Anterior uveitis

Introduction – epidemiology and causes/risk factors:

Uveitis is a condition that describes the inflammation of the iris, ciliary body, and choroid. Anterior uveitis, more specifically, is inflammation of the anterior segment, which includes iritis (anterior chamber inflammation alone), iridocyclitis (anterior chamber and anterior vitreous inflammation) and anterior cyclitis.

Anterior uveitis is the common type of uveitis, accounting for 90% of all cases of uveitis in primary care (in Western countries). There is no difference in prevalence by sex, while the most common age group of presentation is 20-50 years.

Anterior uveitis is more common in people with a previous history of uveitis, people over the age of 20, and HLA-B27 positive individuals (lifetime risk of 1%). HLA-B27 associated uveitis is typically more pronounced when first presenting and needs more intensive topical therapy.

Causes

  • Anterior uveitis is most commonly idiopathic (38-88% of cases).
  • Systemic autoimmune disorders are a common cause of anterior uveitis, including Behçet’s disease, sarcoidosis, multiple sclerosis, seronegative spondyloarthropathies (Reiter’s syndrome, IBD, juvenile inflammatory arthritis and ankylosing spondylitis) and psoriatic arthropathy.
  • Infections can also cause anterior uveitis – most commonly CMV, toxoplasmosis, HSV and VZV. More rarely, it can be caused by syphilis, toxocariasis, Lyme disease, TB, histoplasmosis, Aspergillus spp. and Candida spp.
  • Trauma and neoplasia are also potential causes.

Clinical features

  • History:
    • Symptoms arising over hours to days (acute) or more gradual (chronic)
    • Can be unilateral or bilateral
    • Worsening vision with flashes/floaters, dull pain, difficulty with bright lights
    • Increasingly red eye(s)
  • Examination findings:
    • Pain or dull ache worse when the ciliary muscle is contracted (e.g. reading), pain on palpation/extension to the surrounding orbit
    • Red eye with watering, photophobia, flashes and floaters (in chronic or recurrent uveitis the sclera can be white)
    • Diminished/blurred vision, unreactive/distorted pupil (iris-lens adhesion)
    • Can be accompanied with clinical signs of ocular trauma.
    • Increased intraocular pressure (most typically associated with herpetic keratouveitis)
    • Large yellow (“mutton-fat”) keratic precipitates  signs of granulomatous uveitis, typically chronic in nature and associated with microbial infection (e.g. syphilis, TB, herpes or toxoplasmosis) or autoimmune conditions (e.g. sarcoidosis)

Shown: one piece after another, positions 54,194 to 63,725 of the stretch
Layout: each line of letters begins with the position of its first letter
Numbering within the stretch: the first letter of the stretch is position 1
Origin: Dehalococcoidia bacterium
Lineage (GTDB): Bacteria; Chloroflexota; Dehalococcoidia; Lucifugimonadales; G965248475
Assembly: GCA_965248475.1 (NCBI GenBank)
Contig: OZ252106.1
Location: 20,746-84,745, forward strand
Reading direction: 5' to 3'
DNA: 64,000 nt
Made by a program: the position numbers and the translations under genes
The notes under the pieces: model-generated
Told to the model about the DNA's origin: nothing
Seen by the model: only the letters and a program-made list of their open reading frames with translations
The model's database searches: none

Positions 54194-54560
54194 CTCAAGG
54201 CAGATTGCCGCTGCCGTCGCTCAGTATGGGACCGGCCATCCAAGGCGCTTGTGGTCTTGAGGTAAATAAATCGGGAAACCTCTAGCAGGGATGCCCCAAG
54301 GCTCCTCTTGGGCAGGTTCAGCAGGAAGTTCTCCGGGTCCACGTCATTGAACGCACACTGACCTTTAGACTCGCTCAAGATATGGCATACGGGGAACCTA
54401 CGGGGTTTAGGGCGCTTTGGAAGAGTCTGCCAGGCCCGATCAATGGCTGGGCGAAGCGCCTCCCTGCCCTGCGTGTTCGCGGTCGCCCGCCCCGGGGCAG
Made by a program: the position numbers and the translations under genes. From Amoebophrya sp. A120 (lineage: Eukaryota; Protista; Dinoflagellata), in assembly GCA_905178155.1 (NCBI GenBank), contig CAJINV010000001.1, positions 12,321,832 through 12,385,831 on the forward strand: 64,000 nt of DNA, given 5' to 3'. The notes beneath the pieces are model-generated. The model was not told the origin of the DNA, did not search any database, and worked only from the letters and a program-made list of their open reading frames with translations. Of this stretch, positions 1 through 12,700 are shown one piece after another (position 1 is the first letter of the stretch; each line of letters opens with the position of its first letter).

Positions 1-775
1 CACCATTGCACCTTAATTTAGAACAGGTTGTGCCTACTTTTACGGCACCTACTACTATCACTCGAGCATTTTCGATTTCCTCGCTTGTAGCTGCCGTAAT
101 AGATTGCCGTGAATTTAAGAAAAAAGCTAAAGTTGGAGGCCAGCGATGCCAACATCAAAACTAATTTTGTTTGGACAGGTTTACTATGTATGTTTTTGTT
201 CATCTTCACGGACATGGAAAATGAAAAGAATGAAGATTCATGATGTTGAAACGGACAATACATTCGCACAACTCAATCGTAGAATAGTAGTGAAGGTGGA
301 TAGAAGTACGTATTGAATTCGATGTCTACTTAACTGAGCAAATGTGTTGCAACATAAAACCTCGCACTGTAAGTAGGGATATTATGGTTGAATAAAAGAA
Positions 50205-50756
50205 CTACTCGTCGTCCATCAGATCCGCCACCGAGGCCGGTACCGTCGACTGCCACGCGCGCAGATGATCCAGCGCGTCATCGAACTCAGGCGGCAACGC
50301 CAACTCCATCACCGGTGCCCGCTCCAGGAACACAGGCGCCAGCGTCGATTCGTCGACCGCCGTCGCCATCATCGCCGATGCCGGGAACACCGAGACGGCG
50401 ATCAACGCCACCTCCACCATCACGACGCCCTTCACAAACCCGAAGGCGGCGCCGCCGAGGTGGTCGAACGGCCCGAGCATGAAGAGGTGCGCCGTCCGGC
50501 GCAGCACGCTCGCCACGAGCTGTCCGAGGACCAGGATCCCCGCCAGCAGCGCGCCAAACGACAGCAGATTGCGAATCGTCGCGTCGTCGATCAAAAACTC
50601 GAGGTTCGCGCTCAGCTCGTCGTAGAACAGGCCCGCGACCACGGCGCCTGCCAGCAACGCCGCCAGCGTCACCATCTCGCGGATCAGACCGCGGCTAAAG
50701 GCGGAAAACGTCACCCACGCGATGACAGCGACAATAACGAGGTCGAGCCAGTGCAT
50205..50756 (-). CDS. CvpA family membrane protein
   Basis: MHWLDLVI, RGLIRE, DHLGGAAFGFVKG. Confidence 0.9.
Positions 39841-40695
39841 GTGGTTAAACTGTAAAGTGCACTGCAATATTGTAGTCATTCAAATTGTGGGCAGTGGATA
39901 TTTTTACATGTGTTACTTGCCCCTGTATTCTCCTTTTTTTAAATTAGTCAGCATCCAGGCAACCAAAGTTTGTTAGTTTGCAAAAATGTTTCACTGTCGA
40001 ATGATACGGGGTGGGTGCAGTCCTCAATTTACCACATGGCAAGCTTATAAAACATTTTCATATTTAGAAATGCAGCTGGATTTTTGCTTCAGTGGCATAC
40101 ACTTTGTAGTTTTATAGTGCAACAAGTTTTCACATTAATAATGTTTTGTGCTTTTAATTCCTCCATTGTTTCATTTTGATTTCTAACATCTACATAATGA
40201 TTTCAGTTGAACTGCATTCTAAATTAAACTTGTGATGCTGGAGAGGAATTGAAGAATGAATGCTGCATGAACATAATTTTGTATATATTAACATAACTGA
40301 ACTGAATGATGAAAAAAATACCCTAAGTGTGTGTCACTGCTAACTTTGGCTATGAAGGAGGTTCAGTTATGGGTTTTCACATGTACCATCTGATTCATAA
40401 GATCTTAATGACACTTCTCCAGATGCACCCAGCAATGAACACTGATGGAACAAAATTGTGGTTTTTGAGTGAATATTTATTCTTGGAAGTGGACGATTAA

Differentials to exclude

  • Acute glaucoma, endophthalmitis, keratitis, scleritis, ocular trauma, ocular ischaemia syndrome  all of these are sight-threatening differentials.
  • Benign differentials: dry eyes, episcleritis, conjunctivitis, superficial corneal injury, subconjunctival haemorrhage
  • Also keep in mind there are neoplastic syndromes that can mimic intraocular inflammation, such as lymphoma, leukaemia, ocular melanoma and metastases.

Investigations

  • Basic bloods (U&Es, LFTs, FBC, CRP/ESR, bone profile)
  • Autoimmune screens: HLA-B27 testing, ANA, serum ACE, rheumatoid factor
  • Faecal calprotectin (if suspecting IBD)
  • Infectious screen (TB, Lyme, CMV, HSV/VZV, HIV, syphilis, toxoplasmosis)
  • Imaging/other investigations: OCT (to assess for cystoid macular oedema), X-rays (chest if suspecting sarcoid/TB, spinal if suspecting ankylosing spondylitis), colonoscopy/sigmoidoscopy if concerned about IBD (not first-line)

Management

  • Patients with suspected new presentation of uveitis should be referred for assessment by secondary care within 24 hours – if there is severe eye pain and significant loss of vision, assessment should take place the same day.
  • Treatment should be initiated only in secondary care.
    • For non-infectious uveitis, the mainstay of treatment is corticosteroids to help reduce inflammation, typically as eye drops (though oral, IM or intravitreous steroids can also be used). Corticosteroids should be tapered over time to prevent rebound inflammation. Cycloplegic agents (e.g. cyclopentolate 1%) can be used to help relieve pain and prevent adhesions between the lens and iris.
    • If one eye is more affected than the other, periocular steroid injection (such as triamcinolone) can be considered.
    • For infectious uveitis, appropriate antimicrobials are added to the treatment with cycloplegics and corticosteroids.
      • Particularly for herpetic keratouveitis, treatment must include oral antivirals and intraocular pressure-lowering agents.
    • For severe or chronic uveitis, immunosuppression (e.g. TNFα inhibitors, methotrexate or mycophenolate) can be given, or procedures such as photo- or cryotherapy (or vitrectomy) can be pursued.

Prognosis and Complications

Anterior uveitis tends to resolve rapidly with appropriate treatment (and specifically acute anterior uveitis has the best visual outcomes post-treatment), though there is a proportion of people who develop chronic inflammation, which causes significant visual impairment and ocular complications. Permanent visual loss may be a complication of late detection and treatment, poor inflammatory control and recurrent episodes.

Bibliography/Acknowledgements

This guide was developed with information based on the CKS NICE Guidelines for uveitis (https://cks.nice.org.uk/topics/uveitis/) and BMJ Best Practice guide for uveitis (https://bestpractice.bmj.com/topics/en-gb/407).

Written by Dr Emmanuel Tasos (FY3) & reviewed by Mr Pavel Sharma (ST3 Ophthalmology)

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